This holiday season, the crowd-funding website for creative projects, Kickstarter, made me take the trek from San Juan to the southern city Ponce in Puerto Rico, just to look at a tree. This is a trek I’ve made hundreds of times, on a mountain highway that connects the capital of Puerto Rico, with the southern side of the island. Back when I was a kid, we used to make the same trek as a family with mom and dad in the front seats of our Fiat 124 station wagon no riders in the back seats. No sir, no fun-loving kid would be caught on one of those for a road trip! Kids back then rode, more like laid down, all the way in the back of the station wagon with pillows, blankets and snacks; like a picnic on wheels. No seatbelt, no rear-facing car seat, no restraints whatsoever. Kids were free to jump and roam the station wagon’s cargo area, with the rear glass door open.
To pass the time there was nothing better to do than look out the window (try convincing your kids, holding an iPad today, that looking out the window is fun!)
Crossing the island from north to south is still mesmerizing today. Puerto Rico gets a lot more rain in the north than the south. All of our lush, tropical rainforest scenery is located in the north, with a very clear boundary halfway through the Island, where the climate changes and the topography goes from lush green to grassy browns. This highway slices right through that boundary. The first beacon of the drier south is a grassy hill with only one tree on its top a lonely mango tree.
I’ve always felt a connection with that tree, due to the many hours spent on the back of the family’s station wagon. This tree is so present on that mountain that no one can escape its calling; as you drive by it, your eyes can’t help but look up to it. The years went on, I became the dad and moved to the front seats with my kids now riding, fully restrained by their seat belts, right behind me. Over the years, I have made a big deal about the tree with my kids as we drive by it and now the tree has connected with them as well.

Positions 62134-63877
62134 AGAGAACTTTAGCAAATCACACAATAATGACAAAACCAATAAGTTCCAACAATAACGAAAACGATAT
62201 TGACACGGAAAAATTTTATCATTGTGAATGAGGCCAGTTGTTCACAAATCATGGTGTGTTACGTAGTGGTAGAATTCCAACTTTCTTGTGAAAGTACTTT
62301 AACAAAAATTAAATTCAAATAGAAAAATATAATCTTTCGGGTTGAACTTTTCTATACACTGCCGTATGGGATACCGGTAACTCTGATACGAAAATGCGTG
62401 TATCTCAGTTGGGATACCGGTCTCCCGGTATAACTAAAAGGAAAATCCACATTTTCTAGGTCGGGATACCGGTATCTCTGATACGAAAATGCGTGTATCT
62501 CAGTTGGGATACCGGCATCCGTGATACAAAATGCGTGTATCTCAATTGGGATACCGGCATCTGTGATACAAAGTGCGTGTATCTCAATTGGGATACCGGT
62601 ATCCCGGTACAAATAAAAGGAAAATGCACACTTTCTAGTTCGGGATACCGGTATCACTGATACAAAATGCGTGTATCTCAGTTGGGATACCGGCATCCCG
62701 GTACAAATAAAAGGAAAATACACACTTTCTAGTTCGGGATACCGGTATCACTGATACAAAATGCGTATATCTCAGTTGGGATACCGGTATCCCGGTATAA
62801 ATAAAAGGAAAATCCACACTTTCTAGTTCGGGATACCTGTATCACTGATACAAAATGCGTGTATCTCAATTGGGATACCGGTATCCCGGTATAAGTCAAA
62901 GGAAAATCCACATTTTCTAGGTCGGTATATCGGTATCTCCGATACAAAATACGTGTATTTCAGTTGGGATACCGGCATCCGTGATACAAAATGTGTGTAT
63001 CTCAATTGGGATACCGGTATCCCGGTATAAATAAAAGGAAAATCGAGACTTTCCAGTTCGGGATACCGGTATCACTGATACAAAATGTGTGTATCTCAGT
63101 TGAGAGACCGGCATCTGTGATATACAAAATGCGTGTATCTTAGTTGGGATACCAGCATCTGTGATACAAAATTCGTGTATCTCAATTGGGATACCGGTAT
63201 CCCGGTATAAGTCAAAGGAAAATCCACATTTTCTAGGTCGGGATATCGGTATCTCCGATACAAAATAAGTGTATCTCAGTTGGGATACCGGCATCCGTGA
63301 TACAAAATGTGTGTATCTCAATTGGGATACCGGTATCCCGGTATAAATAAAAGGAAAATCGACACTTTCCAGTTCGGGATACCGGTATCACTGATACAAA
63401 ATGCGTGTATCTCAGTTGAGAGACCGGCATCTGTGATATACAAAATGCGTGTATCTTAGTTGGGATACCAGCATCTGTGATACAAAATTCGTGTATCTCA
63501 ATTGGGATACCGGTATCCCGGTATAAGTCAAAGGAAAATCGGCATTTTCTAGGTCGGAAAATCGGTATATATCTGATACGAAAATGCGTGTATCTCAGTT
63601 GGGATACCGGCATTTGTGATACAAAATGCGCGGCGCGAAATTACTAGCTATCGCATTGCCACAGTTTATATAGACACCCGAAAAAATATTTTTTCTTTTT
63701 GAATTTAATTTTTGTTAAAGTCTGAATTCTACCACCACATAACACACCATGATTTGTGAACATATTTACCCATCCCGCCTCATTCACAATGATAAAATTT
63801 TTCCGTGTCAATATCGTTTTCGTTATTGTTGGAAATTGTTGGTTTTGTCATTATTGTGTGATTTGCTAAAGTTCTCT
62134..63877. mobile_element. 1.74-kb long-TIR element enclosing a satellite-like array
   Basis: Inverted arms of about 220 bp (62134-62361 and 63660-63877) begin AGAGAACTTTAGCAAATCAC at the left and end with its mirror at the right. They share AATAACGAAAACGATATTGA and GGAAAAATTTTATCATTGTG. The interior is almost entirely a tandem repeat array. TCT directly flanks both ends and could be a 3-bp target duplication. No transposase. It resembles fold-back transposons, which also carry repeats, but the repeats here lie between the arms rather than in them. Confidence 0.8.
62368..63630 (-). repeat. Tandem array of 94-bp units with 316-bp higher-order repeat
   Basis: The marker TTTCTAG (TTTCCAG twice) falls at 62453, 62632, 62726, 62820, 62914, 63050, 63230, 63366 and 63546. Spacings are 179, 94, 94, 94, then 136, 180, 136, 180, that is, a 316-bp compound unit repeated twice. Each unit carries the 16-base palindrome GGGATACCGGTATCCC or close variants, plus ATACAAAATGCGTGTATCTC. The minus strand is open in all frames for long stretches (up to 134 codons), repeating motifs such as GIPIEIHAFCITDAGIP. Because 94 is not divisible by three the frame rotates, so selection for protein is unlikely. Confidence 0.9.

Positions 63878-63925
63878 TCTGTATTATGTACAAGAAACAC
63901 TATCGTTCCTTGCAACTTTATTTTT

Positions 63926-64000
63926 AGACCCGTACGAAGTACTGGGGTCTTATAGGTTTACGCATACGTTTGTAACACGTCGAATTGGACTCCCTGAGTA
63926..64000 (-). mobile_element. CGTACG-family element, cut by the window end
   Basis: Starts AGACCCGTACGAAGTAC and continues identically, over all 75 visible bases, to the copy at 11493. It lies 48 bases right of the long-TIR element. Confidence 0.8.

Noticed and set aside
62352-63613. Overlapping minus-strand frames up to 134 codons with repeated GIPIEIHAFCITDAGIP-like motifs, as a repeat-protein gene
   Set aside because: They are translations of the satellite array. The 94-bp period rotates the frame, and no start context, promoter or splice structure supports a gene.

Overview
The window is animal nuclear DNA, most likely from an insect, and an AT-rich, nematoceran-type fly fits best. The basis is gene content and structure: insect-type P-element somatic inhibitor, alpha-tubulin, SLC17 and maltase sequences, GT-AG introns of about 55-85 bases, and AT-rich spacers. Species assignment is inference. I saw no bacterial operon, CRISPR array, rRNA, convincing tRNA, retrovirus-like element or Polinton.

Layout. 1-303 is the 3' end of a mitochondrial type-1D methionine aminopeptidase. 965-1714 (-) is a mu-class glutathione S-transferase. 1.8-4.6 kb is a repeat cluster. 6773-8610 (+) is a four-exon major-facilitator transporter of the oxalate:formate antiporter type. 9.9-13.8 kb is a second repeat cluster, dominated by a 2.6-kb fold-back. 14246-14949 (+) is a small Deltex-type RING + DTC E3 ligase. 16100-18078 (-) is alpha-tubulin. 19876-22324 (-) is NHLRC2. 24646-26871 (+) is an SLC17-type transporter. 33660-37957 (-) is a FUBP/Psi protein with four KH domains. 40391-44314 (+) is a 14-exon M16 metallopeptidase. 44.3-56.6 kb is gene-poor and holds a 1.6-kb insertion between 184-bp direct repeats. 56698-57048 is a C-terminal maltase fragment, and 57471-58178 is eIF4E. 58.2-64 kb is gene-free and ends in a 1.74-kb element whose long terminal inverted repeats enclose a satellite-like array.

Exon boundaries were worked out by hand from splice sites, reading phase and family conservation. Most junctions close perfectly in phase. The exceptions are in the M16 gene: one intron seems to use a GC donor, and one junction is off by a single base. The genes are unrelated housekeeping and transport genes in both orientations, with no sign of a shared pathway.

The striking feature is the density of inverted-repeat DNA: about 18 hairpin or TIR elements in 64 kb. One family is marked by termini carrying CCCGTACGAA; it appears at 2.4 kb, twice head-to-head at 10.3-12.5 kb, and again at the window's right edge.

On a late Sunday this past December, we decided to go on a trip just to see the tree. It was the first time ever we all went just to look at the tree. Furthermore, we did it at night. It was a special occasion, for you see, just for a few shorts weeks this December the lonely mango tree got a lot of attention. Sometime during autumn, I saw a tweet about a group of volunteers who wanted to decorate the lonely tree with lights to turn it into a Christmas tree. Only in Puerto Rico: a mango Christmas tree! To fund their project, they turned to the crowd-funding site Kickstarter, an online funding platform for creative projects.
Independent film makers, writers, software and product developers, entrepreneurs and many others have turned to Kickstarter to find the money needed to turn their ideas, into real products. The funding comes from site visitors like you and me. If you like a project, you can become a sponsor with a pledge, but your pledge will not be executed until the project raises it’s target funding amount.
This all-or-nothing approach has made Kickstarter a very successful platform, as project designers either make their goals quickly or find little support from the start. The statistics on the projects that get funded and come to fruition are impressive. And all of this gets done on an honor system; your pledge won’t be charged until the projects raise enough pledges. The proponents are in no way mandated to actually deliver the product, nor does Kickstarter force them to produce anything. It’s up to each pledger to determine the validity of the project, and the contribution is given with no strings attached and no expectation of a return on investment.
According to the site, since its launch in 2009 “over $350 million has been pledged by more than 2.5 million people, funding more than 30,000 creative projects.” This is how the volunteers in Puerto Rico were able to raise the funds needed to buy solar lights and the mounting equipment needed to turn that Mango tree into a Christmas tree. For more information about their adventure visit their Facebook page at: www.facebook.com/LightItUpArbolSolitario.
This idea of crowd-funding a project is so powerful it begs the question, “How can we use this tool to drive innovation in our own industry”? A quick search of the Kickstarter website shows not one single project for the auto parts industry. Clearly, the creative slant Kickstarter looks for does not lend itself as an incubator of ideas for auto parts innovators; but, the crowd-sourced funding model does. We all have challenges in our businesses that are screaming for a tech solution. You have to wonder, what if there was a website where we could tap into our industry’s collective brain trust and look for new ideas to advance our business tech know-how? Ironically, the Kickstarter name would have fit us to a “T.”
Mandy Aguilar is a regional vice president for Jacksonville, Fla.-based The Parts House.
Visit Mandy’s blog: www.mandyaguilar.com